Author and Odyssey graduate E. C. Ambrose will be a guest lecturer at this summer’s Odyssey Writing Workshop. She writes The Dark Apostle historical fantasy series about medieval surgery, which began with Elisha Barber (DAW, 2013), continuing with Elisha Magus, Elisha Rex, Elisha Mancer, and the final volume, Elisha Daemon (forthcoming February 6, 2018). As Elaine Isaak, she is also the author of The Singer’s Crown and its sequels. Her writing how-to articles have appeared in The Writer magazine and online. A three-time instructor at the Odyssey Writing Workshop, she has led workshops across the country on topics like “Crafting Character from the Inside Out” and “10 Mistakes I’ve Made in my Writing Career so That You Don’t Have To.” Elaine dropped out of art school to found her own business. A former professional costumer and soft sculpture creator, Elaine now works as a part-time adventure guide. She blogs about the intersections between fantasy and history at ecambrose.wordpress.com and can also be found at facebook.com/e.c.ambroseauthor or on Twitter at @ecambrose. Under any name, you still do NOT want to be her hero. Learn more at www.TheDarkApostle.com.
In February of 2018, Elisha Daemon, the fifth volume of my Dark Apostle series, will hit the bookstores, thereby achieving something that many fantasy series never do: ending. I look upon that day with both excitement for the fulfilment of my plans and trepidation because I can no longer say quite what will happen next. The characters I’ve been living with for ten years now will be left behind. It’s like breaking off a longstanding relationship. “It’s not you, Elisha, it’s me—I have to move on.” But it will also be the moment I can reveal the ending I’ve been working toward for so long.
I remember that feeling when I was brainstorming the arc of the series and discovered the perfect ending. There’s this lovely moment in Dr. Seuss’s How the Grinch Stole Christmas when the title character gets an idea: a wonderful, awful idea. My ending concept felt just like that. I wrote my first blog entry on my own site about it, entitled “Another Grinchy Idea.”
But before I can tell you how I developed that ending, we need to talk a little about how the series began. The Dark Apostle’s pathway to publication was a bit complicated. Before I had the opportunity to start submitting, I had written all five books by “pantsing,” that is, writing by the seat of my pants. I then went back and retro-fitted some additional connective material to bind the five together, and called it good. When I found the editor who loved the first volume, he thought otherwise. The volumes I had written did not escalate as a whole toward a satisfyingly grand conclusion worthy of the reader’s investment. Before they signed the books to publication, they wanted a better arc across the series.
There are series books, like detective novels, where each volume is a separate adventure about the same characters and milieu, with character arcs and conflict that rarely cross into the next volume. That’s not what most fantasy readers are looking for. In a fantasy series, not only must each volume contain a satisfying arc that provides character and conflict development, but the volumes must add up to something greater. They must build on each other, increasing tension and adding layers of conflict until the ultimate climax, an explosive moment of emotional pay-off.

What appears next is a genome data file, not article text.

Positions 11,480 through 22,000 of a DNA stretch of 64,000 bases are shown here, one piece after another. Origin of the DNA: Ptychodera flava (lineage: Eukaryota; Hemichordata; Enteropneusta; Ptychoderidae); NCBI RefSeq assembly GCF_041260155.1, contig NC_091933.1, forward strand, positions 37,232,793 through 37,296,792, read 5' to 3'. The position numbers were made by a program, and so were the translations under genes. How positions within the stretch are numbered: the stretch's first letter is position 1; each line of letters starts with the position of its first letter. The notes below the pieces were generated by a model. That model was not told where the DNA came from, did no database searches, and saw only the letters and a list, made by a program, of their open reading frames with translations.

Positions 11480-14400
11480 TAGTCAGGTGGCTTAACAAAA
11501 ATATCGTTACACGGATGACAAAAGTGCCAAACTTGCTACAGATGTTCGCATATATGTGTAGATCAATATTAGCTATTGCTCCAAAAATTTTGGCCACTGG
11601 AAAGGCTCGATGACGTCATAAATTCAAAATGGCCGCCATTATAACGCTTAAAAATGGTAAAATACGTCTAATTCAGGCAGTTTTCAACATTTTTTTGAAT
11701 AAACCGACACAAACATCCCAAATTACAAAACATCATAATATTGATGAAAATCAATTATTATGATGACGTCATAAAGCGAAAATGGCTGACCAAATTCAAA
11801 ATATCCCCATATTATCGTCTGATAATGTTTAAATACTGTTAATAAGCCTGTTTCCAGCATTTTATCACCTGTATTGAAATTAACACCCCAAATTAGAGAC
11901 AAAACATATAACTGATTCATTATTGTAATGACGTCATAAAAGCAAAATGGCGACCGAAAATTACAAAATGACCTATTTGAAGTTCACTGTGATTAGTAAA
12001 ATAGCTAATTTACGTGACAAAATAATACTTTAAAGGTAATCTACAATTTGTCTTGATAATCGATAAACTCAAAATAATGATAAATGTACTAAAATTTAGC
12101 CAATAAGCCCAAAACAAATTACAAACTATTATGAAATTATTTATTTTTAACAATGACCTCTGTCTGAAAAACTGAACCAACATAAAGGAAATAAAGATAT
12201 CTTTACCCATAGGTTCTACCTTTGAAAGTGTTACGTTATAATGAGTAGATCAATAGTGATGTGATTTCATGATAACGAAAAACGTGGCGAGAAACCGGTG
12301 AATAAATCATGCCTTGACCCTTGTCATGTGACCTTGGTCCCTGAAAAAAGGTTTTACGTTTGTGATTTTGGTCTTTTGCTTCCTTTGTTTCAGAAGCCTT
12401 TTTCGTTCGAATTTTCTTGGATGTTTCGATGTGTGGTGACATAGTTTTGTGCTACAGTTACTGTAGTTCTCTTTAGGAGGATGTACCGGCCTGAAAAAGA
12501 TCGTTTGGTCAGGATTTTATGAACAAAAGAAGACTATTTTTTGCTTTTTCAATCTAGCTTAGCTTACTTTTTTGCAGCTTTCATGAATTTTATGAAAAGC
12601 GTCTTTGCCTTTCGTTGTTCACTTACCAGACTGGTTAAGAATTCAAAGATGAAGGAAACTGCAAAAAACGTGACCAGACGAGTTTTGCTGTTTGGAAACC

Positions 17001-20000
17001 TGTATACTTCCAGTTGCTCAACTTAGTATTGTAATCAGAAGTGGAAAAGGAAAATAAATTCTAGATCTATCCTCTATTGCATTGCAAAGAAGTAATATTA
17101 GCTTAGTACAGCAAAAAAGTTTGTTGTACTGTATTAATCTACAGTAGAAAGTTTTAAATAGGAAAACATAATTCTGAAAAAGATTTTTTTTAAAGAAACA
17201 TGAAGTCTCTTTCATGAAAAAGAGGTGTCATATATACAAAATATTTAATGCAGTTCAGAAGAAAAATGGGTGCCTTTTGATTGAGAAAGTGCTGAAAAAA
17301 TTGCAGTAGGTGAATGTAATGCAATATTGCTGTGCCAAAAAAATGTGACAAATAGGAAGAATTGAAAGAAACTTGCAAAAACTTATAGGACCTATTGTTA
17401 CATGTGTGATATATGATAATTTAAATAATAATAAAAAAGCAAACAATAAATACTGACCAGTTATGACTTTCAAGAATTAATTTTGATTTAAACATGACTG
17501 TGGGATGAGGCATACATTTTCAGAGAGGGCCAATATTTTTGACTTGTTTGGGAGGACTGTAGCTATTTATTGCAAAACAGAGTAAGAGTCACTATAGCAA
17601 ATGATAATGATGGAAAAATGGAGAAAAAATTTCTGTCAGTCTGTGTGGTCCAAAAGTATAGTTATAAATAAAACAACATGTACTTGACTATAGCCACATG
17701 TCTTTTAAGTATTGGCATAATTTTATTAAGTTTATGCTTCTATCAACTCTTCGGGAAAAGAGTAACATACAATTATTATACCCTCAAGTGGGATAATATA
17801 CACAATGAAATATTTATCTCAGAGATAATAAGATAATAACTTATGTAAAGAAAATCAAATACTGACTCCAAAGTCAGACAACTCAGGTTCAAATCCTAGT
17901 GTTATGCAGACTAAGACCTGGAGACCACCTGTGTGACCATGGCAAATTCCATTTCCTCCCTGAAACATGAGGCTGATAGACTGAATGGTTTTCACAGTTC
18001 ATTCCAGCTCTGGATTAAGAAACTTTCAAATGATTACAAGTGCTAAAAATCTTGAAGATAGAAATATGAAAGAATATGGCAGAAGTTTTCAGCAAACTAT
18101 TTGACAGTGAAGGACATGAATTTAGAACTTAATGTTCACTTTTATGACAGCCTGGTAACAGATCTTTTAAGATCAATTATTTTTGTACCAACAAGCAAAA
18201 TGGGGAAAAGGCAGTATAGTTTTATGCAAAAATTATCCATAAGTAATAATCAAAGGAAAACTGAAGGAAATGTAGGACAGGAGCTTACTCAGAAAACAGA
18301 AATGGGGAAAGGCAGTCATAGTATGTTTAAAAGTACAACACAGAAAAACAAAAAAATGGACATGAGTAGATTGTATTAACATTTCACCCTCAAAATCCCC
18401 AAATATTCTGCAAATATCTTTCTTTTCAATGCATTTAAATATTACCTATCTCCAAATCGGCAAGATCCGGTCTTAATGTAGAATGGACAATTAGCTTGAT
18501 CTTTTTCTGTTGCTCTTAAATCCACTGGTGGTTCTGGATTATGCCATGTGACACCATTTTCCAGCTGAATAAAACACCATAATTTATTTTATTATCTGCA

I can’t say I went back to the drawing board—I had never been there to begin with. I brainstormed an outline in which my current books 2, 4 and 5 (3 was an outlier from the start) provided the plot and direction for books 2 and 3 in the new concept. But how to make the series arc bigger and bolder in the final volumes? I started with some ideas from my editor, including some ideas I wasn’t too thrilled with. That outline was meh. It felt familiar, and I knew I had to dig deeper.
In a novel, or even a short story, I find that the seeds of the perfect ending are planted at the beginning. So I started extrapolating from the first volume and the elements of the other volumes that would be preserved in books 2 and 3. What useful material had I already given myself? What cool concepts could be expanded upon and which characters might have a greater role to play? Perhaps most importantly, what conflicts would reasonably and enjoyably require the length of five books to explore?
I crafted the new outline using a combination of list-making (the clues and concepts I’d already established) and mind-mapping (placing the question I confronted at the center of a large sheet and brainstorming related concepts), then looking for connections and directions. My editor loved the new outline—yay! Now, all I had to do was execute it.
It is curious to be working on a conclusion while readers are somewhere in the middle, speculating about what might happen and expressing what they’d like to see. Carrying off some of the scenes I envisioned, and in particular, that very Grinchy idea for the climax, felt like a lot of pressure in the writing, much more so than simply drafting a novel. Readers were already following my trail of breadcrumbs—I had to stay a few steps ahead.
What made the series climax idea so special is how closely it binds the new material of the final volume with the origin of the series and the character, bringing the work full circle with characters old and new, extrapolating from the groundwork I laid in a direction I hope will seem both surprising and inevitable. I hope my readers will gasp aloud as they realize the implications, then smack themselves for not realizing sooner. I am aiming for the perfect combination of “Oh, no!” and “Of course!”
These readers invested in Elisha’s struggle several years, and many pages, before. They, and he, deserve something extraordinary. I hope I will deliver it!